WHAT-flavored vodka?

Martini3

 

If you live in D.C., you’ve likely wandered by it dozens of times. It’s the regal stone and brick building perched on the hill overlooking the intersection of Connecticut and Florida Avenues. The red neon sign simply says:

Restaurant

Lounge

From the outside, it’s hard to discern what it’s called or differentiate it from the myriad other Dupont eating and drinking establishments that line Connecticut Ave. Inside, it’s Russia House, and there’s no mistaking that.

The walls of the restaurant and lounge part of the building (the one we care about here) sport beveled-frame mirrors, elegant candle holders, and lots of red. Imagine an atmosphere coming just this side of a parody of a Ruskie dining room, and there you have it. If you head down the spiral staircase, you can catch another fun decor note–the teal-and-brass motif bathroom.

I wouldn’t linger too long down there among the tablecloths, though. Back upstairs, the bare, pub-like tables emblazoned with “Russia House” in English and Russian await. And up here you’ve got the same menu full of beety dishes and peirogis. The thing you really want to check out, though, is the vodka selection.  I have to admit it was the promise of garlic vodka that brought me there in the first place.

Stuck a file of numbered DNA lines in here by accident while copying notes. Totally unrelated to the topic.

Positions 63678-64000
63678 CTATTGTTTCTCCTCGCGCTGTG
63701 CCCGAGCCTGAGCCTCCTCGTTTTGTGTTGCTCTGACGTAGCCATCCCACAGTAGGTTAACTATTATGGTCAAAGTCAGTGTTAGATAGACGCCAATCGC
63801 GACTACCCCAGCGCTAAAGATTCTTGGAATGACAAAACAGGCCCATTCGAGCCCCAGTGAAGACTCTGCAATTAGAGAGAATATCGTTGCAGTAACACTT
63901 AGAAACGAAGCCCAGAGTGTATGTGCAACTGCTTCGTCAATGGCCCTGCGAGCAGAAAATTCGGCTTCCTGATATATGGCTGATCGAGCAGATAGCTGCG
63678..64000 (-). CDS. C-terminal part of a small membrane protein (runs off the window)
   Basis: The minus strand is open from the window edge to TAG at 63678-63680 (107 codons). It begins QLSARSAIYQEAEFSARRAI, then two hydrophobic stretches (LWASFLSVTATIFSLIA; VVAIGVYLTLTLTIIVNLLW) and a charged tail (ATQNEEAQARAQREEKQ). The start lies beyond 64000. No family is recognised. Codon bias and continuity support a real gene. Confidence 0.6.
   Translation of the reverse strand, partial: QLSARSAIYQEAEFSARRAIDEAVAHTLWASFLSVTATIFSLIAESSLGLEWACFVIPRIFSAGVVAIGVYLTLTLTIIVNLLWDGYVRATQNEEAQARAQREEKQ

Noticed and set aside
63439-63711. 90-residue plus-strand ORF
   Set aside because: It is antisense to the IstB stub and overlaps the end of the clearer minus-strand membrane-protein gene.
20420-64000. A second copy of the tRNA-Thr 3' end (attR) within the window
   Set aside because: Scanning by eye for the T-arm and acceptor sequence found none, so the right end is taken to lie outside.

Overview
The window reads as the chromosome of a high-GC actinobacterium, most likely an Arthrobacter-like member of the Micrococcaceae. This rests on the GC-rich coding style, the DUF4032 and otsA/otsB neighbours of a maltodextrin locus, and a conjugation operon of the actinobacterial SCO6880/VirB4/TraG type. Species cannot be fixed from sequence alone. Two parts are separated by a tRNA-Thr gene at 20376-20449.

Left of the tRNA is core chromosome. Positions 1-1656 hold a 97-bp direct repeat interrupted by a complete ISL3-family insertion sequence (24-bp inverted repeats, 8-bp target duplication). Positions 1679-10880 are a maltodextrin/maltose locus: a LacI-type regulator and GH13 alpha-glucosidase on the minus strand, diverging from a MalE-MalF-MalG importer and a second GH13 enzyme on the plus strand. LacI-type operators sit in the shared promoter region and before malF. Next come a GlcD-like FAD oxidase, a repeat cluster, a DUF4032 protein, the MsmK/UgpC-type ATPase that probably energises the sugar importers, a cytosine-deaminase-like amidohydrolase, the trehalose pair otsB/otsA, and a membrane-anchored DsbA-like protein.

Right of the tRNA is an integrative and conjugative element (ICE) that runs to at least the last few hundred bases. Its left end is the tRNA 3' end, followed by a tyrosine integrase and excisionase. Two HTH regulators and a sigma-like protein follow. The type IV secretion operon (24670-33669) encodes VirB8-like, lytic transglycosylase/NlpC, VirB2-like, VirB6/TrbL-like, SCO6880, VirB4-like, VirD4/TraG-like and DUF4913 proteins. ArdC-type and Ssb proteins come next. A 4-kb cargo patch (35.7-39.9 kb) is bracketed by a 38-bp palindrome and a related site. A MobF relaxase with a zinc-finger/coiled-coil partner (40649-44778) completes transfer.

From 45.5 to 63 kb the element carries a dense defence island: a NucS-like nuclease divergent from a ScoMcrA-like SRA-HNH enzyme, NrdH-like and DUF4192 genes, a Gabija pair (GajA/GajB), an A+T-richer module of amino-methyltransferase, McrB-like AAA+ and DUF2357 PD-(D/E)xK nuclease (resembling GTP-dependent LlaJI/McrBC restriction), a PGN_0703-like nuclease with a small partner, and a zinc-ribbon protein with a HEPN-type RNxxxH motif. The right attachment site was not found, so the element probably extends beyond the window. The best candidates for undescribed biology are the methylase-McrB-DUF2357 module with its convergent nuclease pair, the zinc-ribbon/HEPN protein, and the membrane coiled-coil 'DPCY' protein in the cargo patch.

But beware.

Martini3There’s good funny-flavored vodka and very bad funny-flavored vodka. If you do venture into this quirky establishment, go with something on the tame side, like the ginseng or horseradish Garant. Try one or two martinis with exotic flavors of your choice, or one martini followed by a hefty 22-ounce beer, or just a martini, or just wine. But take my word for it: you do not want to try the pepper-garlic vodka, no matter what you chase it with. That is, unless you enjoy the idea of sipping an ice cold twelve-dollar glass of ramen soup broth.

With that in mind, I hope you will stop by. Do it to work up an appetite for nearby Nora’s, or to cool down after a visit to the Royal Palace Nightclub… or after you’ve had a nice bowl of packaged noodle soup–steaming hot and under a dollar, the way it should be.

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